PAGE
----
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Crash Bandicoot 4: It’s About Time

Posted by GG Goblin On October - 14 - 2020

The title says it all.

 
While the Crash Bandicoot series may be firmly in the rear-view mirror for original developers Naughty Dog, the demand for a new game in the series insisted that someone else take up the mantle. There have been many a spin off, but a fourth main series game was demanded and so Toys For Bob, of Skylanders fame, stepped in and turned their hand at Crash Bandicoot 4: It’s About Time. Cleverly making reference to the fact that it has been too long since a sequel, alongside referring to the games’ time twisting plot, Crash Bandicoot 4 offers a nostalgic slice of platforming joy alongside some more modern ideas and a nice selection of twists to keep players guessing.

 


 
Those looking for the nostalgic hit will immediately want to know how difficult Crash Bandicoot 4 is, and they will likely be pleased to know that the game is quite brutal. While the variety of different gameplay sections will offer more or less difficulty for players, the core platforming gameplay with Crash or Coco, who can be switched between, is just as tricky as players will remember. There is a need for precise platforming in the game that makes a mockery of the floaty jumping of the main characters, and progression will come down to playing sections over and over again until it is done just right. This is something that always used to be the way with platforming games, and it was frustrating yet enjoyable. Tricky games now lean more towards the just frustrating and lead to players throwing controllers across the room and never returning. With Crash Bandicoot 4, the game gives players just enough to make them realise that they can complete a difficult sections with enough attempts, and so they don’t mind repeating things over and again.

 
Checkpoints are available through levels, meaning that the player will not have to go all the way back to the start when they fail. That is depending on whether they chose the classic or modern difficulty. While modern will allow the player to restart from checkpoints as much as they wish, the classic mode only gives the player a certain number of attempts before they are sent back to the start of the level. Not for those with a delicate constitution.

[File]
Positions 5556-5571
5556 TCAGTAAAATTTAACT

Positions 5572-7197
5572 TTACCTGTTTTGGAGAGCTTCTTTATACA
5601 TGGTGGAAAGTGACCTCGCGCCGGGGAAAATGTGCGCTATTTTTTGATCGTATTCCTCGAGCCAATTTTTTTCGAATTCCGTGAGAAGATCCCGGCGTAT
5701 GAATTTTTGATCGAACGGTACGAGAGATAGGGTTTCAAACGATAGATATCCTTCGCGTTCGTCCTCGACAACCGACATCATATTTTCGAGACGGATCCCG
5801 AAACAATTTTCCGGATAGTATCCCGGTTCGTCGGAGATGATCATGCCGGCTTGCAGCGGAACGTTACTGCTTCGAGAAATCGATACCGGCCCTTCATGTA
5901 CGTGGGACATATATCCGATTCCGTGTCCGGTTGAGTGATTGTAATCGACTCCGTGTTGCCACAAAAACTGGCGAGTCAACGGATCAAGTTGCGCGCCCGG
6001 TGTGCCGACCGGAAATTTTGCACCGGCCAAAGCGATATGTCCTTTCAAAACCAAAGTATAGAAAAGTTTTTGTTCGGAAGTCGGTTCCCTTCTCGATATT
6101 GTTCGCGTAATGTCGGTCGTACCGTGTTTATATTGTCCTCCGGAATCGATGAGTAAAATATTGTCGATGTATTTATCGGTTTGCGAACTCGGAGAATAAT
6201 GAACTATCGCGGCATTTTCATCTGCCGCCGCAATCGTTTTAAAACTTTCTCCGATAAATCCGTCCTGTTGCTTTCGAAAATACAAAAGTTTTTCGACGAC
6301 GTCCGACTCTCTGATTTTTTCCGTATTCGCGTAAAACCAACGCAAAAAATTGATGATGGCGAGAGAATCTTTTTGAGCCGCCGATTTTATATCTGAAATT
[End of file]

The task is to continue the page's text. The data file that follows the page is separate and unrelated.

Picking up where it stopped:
This will all tick the box for those looking for the nostalgic hit. The level design is nice and varied, jumping from one setting to the next in keeping with the time twisting plot, and everything looks so bright and colourful, with a slick presentation that proves that nostalgia or not, this game deserves to be on today’s consoles. The slightly floaty jumping and the wild spinning attacks do exactly what the fans would expect. However, t in these modern times there needs to be more than just retro gameplay to keep players interested.

 
And Crash Bandicoot 4 has it in abundance. Perspective changes will present the player with new challenges as they progress through the game, as will more dedicated sections, such as rail sliding. But the game goes further than that by offering Crash and Coco whole new abilities through a collection of special masks that the player will gradually unlock. Each mask offers a new ability that will be essential in the upcoming areas, and as more masks are collected, combining the abilities will be essential. One mask will give the character a longer but less easy to control jump, and also the chance to break reinforced crates. Another will slow down time for particularly tricky platforming sections. Phasing objects in and out of existence is the third ability that will lead to many a frantic jump, and then there is switching gravity, allowing our heroes to run on the ceiling for some more mind-bending times.

 


 
As if this were not enough to keep the gameplay fresh and interesting, there are even the occasional section where the player will have to control completely different characters with their own abilities. Tawna comes with a grapple hook that allows for further traversal between platforms, but otherwise controls more or less that same as Crash. The other two characters, N. Cortex and Dingodile are much less manoeuvrable and will take some getting used to, but each come with their own gimmick. Dingodile has a vacuum gun, while Cortex is able to turn enemies into platforms. As with all of these extra additions, some will hit with some players more than others, but it is all about the variety and Crash Bandicoot 4 never gets old.

 
The game won’t end for a while either. The main game can probably be completed in under ten hours, depending on how much hair-pulling and rage-quitting goes on, but that will not be where the fun stops. Collectibles and optional objectives are always going to pull players back for more, but finding Flashback Tapes will lead to playable Flashback levels that are a bundle of fun, but simply finding the tapes will be a test for many players. Then there are the N. Verted levels to play, which mix up previous levels with new visual filters or adjustments to the layout. In all, finishing the main game will still leave ample content to keep Crash fans happy for a long time to come.

 


 
Crash Bandicoot 4 is the 3D platformer that Crash fans have been waiting for. More than that though, it is also a great game in its own right and should appeal to anyone who enjoys a tricky platformer. The developers have taken what made the original Crash games great and added their own flavour, and the result is platforming gold. The difficulty may put off some players, but anyone with a passing interest in platformers should pick up Crash Bandicoot 4: It’s About Time because, well, it is about time.

 

 ★★★★★★★★★☆ 



 

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